Faster throughput rates and higher scalability may be enough to sell the advantages of 2.16 to the equipment developer, but what about the service provider? What does this �backplane� architecture mean to those looking to enter new markets and/or enhance or expand existing networks, all while adhering to their company�s return-on-investment model? And why is Gigabit Ethernet inside network equipment so important?

The PSTN is migrating to a packet-switched infrastructure. Overall, aspects of the telecommunications network are moving towards an Ethernet/IP model, including 10G Ethernet being used in the metro network and as a carrier technology, WI-FI networks being developed with the 802.11 standards, SS7 networks offloaded to shared IP networks, and storage networks.

Amidst this move towards Ethernet/IP, each piece of network equipment needs to keep relative pace with other segments to ensure the reduction of traffic bottlenecks. Since equipment based on PICMG 2.16 can perform at levels 40 times that of existing architectures, it is more capable of keeping pace in the overall network. And with the ongoing growth of Ethernet/IP-based networks and equipment, there exists the capability of providing a common networking scheme from end-to-end for any connection, whether it�s data, voice, or signaling. This commonality is where true performance and network interoperability advantages will take place.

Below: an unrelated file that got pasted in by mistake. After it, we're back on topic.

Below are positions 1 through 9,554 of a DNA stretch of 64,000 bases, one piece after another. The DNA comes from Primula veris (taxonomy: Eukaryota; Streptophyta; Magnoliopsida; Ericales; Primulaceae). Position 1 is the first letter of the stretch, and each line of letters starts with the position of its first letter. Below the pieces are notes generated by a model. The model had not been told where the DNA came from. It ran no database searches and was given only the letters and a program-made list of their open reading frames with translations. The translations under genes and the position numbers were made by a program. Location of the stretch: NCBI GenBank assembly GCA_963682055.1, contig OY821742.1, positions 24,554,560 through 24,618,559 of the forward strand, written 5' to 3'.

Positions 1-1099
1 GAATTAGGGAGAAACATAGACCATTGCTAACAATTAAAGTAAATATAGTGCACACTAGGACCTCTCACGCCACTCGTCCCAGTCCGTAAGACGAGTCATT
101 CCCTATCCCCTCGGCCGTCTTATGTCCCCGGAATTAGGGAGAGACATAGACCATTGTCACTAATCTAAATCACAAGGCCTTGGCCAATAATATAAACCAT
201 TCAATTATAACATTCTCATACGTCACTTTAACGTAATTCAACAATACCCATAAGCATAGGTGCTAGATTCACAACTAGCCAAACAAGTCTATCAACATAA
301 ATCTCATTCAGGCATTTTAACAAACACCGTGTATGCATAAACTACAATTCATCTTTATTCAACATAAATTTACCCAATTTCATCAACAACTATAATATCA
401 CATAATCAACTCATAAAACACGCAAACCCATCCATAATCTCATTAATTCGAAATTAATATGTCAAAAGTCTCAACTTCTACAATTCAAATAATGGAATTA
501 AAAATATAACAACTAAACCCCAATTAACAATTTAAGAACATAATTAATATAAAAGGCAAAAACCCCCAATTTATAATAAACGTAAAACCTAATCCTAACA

While the chassis performance metrics for PICMG 2.16 equipment are attractive, operational advantages for the service provider can be equally attractive. For example, PICMG 2.16 allows for significantly higher slot density or capabilities capacity in a typical rack footprint. Higher slot density allows for more functionality to reside in the equipment and, in turn, a higher call volume in the same fixed physical space. Higher provisions for density translate into a greater return-on-investment on leased central office space, allowing the service provider to control costs by realizing a more efficient, more scalable call volume and a better management of lease expansions.

PICMG 2.16 systems also provide increased reparability on a per slot basis, without affecting other elements in the chassis. Similar to an enterprise network, it is not necessary to shut down the entire network to fix one element of the network. This all-important feature reduces mean time to repair (MTTR) specifications for network equipment through hot swappable blades and enables a higher degree of uptime.